Academic post

I know most people who read my blog connect most to the pregnancy posts, but every once in a while I just need to write an unabashedly academic post — so feel free to skip, or just enjoy this insight into the wilds of life as a physical science professor.

This week, my first postdoc is leaving my university.  It is so very bittersweet.  He has been in my group for five years — I hired him on a two-year grant, and then when another 3-year NSF grant came through, I kept him on.  He had to switch fields to join my group, so had a steep learning curve, and at the time wasn’t really competitive for another job and wanted to stay, and since he was doing good work, I let him.  Let me say, for the record, I am SO glad I did.

The ways in which he has contributed to my research group and my department are countless.  There’s been the simple fact of having someone in my group thinking full-time about research and working on the tools and infrastructure that we’ve needed to push the whole group’s research forward into this decade.  He’s wonderful with the students, more approachable and less intimidating than I am, and yet still pushing them towards independence rather than coddling them.  And as a member of our department, he has been the sort of team player who is comfortable both leading and following — he has led some of our department’s most important equity and inclusion initiatives, including starting a journal club to discuss recent papers on STEM equity.  He has been an enthusiastic and reliable contributor to our department’s outreach program, including saving our bacon by filling in last-minute on more than one occasion.  He taught a class to gain experience and did a wonderful job.  He’s hosted an annual tamale-making party for the students (no faculty allowed).  When something needs to be done around the department, even if it’s not glamorous, he steps up — all while getting his work done and having a life outside of work.  He is exactly the sort of person I would hope for as a long-term colleague, and I am going to miss him so, so much.

His departure is bittersweet — as sad as I am that he is leaving, I am delighted for him because he got exactly the kind of job he wanted, and exactly the kind of job I think he’s going to kick butt at.  He will manage a facility and be a lab instructor at a tippy-top-ranked liberal arts college, which is just the sort of job he wanted.  He’ll be only 2.5 hours away from us by car, and I’ll see him at least ~twice a year since our department is part of a consortium with this department and a handful of others, so I won’t truly be losing him as a colleague.  It’s the best possible way his time with me could have ended.

His departure brings up so many thoughts and questions for me.  I know I might not get as lucky with every postdoc I ever hire, but having him has been so delightful and so symbiotically wonderful for his career and mine that it makes me want to do it again.  It also makes me think a bit wistfully about my choice to join a department with no PhD program.  I suspect that my experience with this postdoc is akin to the experience of a typical R1 faculty member with their best PhD students.  And it has been beautiful, and I suspect will form the basis of a very productive long-term collaboration between us (at any rate, he’ll be on all my group’s papers for the foreseeable future thanks to his work on our software capabilities).  I also have to recognize that he has made a significant contribution to my competitiveness for tenure.  I mean, I know some of that is thanks to my hard work — I wrote the grants that paid for him to be here, I wrote the proposals that got the initial data for his projects, I trained him to enter my field and I supervised and mentored his research and other work all the way along.  But man, has he paid me back, in spades.  He has been such a productive collaborator, generating papers, coming up with his own ideas, taking my group’s research in new directions, and bringing our code base back into cutting-edge territory, which I haven’t had time to work on with all the teaching and supervising I do. I mention a cool idea I thought of or heard about at a conference, and he makes it happen and improves it in ways I never would have thought of — and he also finds new tools and tries them out, which enriches all the research my group does.  It’s awesome.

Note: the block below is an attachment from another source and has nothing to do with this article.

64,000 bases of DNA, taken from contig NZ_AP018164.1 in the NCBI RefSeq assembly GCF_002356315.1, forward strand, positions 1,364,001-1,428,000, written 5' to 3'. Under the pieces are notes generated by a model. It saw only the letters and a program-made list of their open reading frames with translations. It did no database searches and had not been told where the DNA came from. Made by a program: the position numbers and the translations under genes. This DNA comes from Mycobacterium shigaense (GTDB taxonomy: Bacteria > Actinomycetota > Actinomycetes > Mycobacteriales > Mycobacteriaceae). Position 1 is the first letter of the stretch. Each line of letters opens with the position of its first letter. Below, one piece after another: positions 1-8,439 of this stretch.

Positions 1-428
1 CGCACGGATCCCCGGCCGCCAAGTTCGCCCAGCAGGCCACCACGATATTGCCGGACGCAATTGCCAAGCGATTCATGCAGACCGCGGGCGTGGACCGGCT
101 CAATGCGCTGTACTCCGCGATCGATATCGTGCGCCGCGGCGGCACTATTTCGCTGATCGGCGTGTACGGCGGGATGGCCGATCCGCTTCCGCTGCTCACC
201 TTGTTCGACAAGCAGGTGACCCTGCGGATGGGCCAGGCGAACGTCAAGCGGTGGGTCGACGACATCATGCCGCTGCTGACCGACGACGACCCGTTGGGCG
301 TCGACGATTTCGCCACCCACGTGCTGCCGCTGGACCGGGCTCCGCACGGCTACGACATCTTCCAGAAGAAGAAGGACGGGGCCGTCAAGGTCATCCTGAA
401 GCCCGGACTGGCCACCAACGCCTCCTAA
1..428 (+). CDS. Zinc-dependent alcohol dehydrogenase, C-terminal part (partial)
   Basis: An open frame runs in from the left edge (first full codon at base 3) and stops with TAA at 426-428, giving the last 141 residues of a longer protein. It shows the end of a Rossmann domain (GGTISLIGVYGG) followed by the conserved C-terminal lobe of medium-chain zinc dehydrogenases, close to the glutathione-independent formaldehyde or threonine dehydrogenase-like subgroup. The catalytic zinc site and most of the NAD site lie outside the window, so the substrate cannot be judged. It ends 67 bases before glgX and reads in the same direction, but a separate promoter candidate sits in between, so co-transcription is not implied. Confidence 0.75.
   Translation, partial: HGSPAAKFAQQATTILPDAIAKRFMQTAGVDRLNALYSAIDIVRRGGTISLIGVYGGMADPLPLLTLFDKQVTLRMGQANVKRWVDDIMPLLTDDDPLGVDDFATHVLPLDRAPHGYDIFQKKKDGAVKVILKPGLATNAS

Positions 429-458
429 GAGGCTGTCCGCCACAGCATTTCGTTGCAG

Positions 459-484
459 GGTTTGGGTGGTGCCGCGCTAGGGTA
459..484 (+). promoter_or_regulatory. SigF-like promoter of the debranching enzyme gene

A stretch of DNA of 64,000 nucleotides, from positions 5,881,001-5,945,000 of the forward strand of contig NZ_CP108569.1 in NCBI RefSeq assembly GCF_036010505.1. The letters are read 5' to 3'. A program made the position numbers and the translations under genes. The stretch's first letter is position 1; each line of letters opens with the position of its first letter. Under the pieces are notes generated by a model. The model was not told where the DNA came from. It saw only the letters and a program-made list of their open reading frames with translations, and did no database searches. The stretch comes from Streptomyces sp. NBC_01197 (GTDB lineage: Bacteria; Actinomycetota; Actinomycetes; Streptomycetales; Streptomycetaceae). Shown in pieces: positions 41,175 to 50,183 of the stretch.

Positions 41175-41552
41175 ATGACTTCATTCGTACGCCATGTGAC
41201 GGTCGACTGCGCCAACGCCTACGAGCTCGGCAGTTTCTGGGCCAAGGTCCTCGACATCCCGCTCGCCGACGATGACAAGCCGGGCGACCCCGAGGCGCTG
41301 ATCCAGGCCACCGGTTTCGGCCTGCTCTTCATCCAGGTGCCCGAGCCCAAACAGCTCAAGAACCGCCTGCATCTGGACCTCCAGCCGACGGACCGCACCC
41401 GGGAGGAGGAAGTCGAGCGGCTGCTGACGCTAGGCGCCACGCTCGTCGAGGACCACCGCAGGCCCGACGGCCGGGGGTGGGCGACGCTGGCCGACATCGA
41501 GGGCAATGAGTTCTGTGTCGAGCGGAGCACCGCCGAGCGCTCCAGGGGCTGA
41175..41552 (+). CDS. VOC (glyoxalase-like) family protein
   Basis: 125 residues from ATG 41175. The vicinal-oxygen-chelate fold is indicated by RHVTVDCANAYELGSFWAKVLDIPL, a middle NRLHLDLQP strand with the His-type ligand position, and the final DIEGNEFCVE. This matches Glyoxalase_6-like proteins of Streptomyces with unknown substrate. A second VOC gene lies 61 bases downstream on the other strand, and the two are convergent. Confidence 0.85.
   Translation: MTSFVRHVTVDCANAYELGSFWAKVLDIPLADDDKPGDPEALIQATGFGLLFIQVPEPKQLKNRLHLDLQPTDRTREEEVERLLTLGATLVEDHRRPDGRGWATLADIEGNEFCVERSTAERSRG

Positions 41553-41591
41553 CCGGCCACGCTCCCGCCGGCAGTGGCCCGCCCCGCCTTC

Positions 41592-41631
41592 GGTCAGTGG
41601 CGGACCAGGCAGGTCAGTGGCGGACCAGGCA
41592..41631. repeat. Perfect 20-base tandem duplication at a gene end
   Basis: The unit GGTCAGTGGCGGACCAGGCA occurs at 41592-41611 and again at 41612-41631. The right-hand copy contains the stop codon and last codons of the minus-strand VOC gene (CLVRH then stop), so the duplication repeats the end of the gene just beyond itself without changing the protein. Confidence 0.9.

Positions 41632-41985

I’m grateful to be in a department that welcomes and supports postdocs — not all liberal arts colleges have this culture.  But it does make me question, to some extent, whether the choice to take the liberal arts college route was really the right one for me.  On balance, I think so.  I am very, very happy with my balance of responsibilities here (especially teaching vs. research), and while I’d love to have more postdocs like this one, part of what has made having him here so special is that he is the only one I’ve had — I haven’t had to juggle mentoring five grad students and a postdoc, which means I’ve naturally been more involved with him, which I think has worked out well for both of us.